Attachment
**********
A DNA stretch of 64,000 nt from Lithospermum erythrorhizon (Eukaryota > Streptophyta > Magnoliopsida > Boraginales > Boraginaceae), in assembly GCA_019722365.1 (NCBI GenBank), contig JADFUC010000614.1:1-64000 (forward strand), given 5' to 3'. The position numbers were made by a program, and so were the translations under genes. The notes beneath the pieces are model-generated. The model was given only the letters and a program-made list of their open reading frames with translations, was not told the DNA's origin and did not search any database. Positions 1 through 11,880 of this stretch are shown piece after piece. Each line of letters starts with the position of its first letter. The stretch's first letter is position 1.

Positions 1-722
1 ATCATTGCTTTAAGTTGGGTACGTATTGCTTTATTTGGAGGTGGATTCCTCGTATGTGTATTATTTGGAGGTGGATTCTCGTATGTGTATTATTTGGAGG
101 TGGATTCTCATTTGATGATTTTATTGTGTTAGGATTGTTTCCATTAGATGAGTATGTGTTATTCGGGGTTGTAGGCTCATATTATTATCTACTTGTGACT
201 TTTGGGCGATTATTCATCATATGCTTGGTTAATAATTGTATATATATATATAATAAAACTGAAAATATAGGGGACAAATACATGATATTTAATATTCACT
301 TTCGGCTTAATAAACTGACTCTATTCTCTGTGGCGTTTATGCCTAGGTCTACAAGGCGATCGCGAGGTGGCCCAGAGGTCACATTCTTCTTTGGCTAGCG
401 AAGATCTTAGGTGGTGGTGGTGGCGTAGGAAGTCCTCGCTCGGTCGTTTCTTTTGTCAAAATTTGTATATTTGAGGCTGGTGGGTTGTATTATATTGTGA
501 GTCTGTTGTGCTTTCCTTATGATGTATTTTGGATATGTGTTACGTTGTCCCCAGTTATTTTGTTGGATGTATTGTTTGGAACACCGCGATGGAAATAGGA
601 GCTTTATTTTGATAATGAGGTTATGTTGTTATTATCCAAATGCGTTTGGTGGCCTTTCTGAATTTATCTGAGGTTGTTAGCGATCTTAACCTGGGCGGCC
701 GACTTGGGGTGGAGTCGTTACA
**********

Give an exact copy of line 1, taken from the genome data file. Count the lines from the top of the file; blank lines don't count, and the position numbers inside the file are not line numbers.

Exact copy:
A DNA stretch of 64,000 nt from Lithospermum erythrorhizon (Eukaryota > Streptophyta > Magnoliopsida > Boraginales > Boraginaceae), in assembly GCA_019722365.1 (NCBI GenBank), contig JADFUC010000614.1:1-64000 (forward strand), given 5' to 3'. The position numbers were made by a program, and so were the translations under genes. The notes beneath the pieces are model-generated. The model was given only the letters and a program-made list of their open reading frames with translations, was not told the DNA's origin and did not search any database. Positions 1 through 11,880 of this stretch are shown piece after piece. Each line of letters starts with the position of its first letter. The stretch's first letter is position 1.